Sulfur lowers the pH level of the soil and will make it more sour. To sweeten the soured soil you must add lime. Lime comes in a variety of forms. It is available in powder form from many garden centers. Crushed oyster shells and wood ash also add lime to the soil. There are liquid applications available from nurseries and agriculture feed stores. The amount of lime needed to sweeten the soil depends upon the desired pH level. The amount of lime is generally listed as a percentage on the package and is calculated by pounds per acre or per 1,000 square feet. For instance, it takes about 60 pounds of lime for 1,000 square feet of sandy soil to increase the pH level. More lime is needed for loamy soils that are used for growing mushrooms or other plants that need a high pH.

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I need more information on field and Horticulture crops which can be grown under alkalinity of 7.5 pH to 9 pH. shell4life January 27, 2013

@DylanB – Scientists have debunked that idea, but I tend to disagree with them. I have seen improvement in my flowers after adding pine needles to the soil around them, and these were flowers that wanted an acidic soil.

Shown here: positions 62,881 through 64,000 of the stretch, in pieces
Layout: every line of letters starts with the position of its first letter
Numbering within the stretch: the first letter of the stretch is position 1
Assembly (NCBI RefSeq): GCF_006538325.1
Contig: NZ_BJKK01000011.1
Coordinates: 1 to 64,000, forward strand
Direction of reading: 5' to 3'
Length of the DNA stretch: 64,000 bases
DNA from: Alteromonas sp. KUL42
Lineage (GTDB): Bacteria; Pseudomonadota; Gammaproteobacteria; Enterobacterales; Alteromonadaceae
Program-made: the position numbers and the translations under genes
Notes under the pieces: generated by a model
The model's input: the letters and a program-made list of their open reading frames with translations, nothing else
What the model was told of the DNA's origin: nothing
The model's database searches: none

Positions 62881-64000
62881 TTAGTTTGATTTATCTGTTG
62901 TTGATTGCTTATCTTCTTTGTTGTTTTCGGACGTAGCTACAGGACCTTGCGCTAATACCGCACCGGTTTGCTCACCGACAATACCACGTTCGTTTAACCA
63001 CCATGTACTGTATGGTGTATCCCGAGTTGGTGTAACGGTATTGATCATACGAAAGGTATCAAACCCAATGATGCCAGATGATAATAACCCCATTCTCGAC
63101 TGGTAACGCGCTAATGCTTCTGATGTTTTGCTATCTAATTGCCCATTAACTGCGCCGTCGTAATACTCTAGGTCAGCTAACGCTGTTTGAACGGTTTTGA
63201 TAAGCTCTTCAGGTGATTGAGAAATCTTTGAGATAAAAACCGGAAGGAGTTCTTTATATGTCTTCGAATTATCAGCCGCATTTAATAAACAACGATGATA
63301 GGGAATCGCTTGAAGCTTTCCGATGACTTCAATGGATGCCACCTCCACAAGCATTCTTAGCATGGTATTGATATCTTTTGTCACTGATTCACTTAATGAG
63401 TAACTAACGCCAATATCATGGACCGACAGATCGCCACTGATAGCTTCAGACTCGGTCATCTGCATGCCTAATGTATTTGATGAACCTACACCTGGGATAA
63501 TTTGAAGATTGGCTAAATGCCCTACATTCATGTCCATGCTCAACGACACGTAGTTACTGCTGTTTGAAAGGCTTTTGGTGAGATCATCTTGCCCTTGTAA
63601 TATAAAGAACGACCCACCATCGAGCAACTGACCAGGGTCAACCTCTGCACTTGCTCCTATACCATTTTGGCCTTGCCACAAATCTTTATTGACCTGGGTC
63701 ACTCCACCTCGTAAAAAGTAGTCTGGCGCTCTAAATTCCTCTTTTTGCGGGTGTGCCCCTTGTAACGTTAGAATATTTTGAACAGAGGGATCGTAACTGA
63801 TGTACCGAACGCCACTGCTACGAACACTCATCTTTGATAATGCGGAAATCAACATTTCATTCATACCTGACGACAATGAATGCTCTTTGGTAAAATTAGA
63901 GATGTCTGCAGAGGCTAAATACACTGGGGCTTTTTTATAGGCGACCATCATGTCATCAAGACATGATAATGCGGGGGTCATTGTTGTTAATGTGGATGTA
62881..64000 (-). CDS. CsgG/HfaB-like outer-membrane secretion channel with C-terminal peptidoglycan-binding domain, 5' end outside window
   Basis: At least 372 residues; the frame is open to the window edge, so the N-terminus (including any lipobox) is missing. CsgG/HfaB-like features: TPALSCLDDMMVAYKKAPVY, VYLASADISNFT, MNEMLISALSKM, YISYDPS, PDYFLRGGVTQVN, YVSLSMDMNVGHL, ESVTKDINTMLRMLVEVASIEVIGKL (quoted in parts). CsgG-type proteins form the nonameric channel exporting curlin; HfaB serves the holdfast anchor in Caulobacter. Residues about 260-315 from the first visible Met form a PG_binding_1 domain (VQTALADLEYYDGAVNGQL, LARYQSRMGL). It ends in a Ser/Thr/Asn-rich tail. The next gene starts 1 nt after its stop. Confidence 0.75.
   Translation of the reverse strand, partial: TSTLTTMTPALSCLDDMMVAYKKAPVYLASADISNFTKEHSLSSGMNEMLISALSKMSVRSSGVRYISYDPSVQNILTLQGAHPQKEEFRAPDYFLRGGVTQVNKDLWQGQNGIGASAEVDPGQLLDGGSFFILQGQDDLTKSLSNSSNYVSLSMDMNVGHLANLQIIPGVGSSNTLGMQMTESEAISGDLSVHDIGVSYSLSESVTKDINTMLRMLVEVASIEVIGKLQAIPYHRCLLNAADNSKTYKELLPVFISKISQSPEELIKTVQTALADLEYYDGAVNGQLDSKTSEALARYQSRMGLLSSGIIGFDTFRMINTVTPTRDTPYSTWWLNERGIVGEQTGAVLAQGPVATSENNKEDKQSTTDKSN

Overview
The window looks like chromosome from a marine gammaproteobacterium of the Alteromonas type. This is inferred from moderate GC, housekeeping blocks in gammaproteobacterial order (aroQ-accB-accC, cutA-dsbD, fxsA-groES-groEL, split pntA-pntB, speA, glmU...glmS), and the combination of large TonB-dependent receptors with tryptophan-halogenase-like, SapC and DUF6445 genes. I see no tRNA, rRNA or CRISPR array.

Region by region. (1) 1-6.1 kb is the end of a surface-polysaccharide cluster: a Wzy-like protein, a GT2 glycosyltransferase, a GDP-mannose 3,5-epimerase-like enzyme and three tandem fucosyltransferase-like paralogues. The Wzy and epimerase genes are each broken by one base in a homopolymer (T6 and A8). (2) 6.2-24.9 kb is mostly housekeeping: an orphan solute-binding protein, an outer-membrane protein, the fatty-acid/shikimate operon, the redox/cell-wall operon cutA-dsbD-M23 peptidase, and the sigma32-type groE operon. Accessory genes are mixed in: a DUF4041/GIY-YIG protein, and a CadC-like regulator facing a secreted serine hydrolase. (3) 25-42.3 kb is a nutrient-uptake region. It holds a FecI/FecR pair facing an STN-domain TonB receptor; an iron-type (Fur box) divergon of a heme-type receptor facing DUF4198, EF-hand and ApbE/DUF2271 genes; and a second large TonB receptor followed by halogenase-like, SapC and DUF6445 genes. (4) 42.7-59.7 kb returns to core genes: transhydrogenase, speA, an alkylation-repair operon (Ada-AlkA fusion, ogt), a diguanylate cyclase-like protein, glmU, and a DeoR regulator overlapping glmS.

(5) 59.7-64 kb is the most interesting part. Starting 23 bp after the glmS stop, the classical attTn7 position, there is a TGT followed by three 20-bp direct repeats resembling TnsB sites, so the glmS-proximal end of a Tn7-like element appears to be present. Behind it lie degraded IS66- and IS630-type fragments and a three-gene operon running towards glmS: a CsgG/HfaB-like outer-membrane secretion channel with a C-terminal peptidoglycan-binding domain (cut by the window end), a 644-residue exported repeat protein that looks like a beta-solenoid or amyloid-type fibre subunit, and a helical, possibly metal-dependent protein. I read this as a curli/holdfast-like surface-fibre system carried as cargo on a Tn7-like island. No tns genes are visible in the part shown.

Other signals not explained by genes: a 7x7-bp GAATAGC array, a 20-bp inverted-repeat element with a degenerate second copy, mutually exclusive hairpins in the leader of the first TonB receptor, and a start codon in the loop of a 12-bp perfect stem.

Pine needles are acidic, and it seems that when water runs over them and down into the dirt, the dirt should become more acidic. Maybe this isn't a scientific fact, but it makes sense to me, and since my flowers have become so much happier, I believe it.

Either way, the needles couldn't hurt. Even if all they do is make more nutrients available to the plants by keeping weeds down, it's worth the effort of spreading them around your plants. DylanB January 26, 2013

@JackWhack – I like growing chrysanthemums in my garden. My soil is alkaline and won't support just any plant.

Chrysanthemums don't smell great, but they are beautiful. Also, they bloom from late spring until frost, so you will get flowers from them long after most blooming plants have died.

At times, I've wished for my soil to be more acidic so that I could grow a bigger variety of plants. I don't have a compost pile or peat moss, but there is a pine forest nearby. Would pine needles work to make the soil more acidic? JackWhack January 25, 2013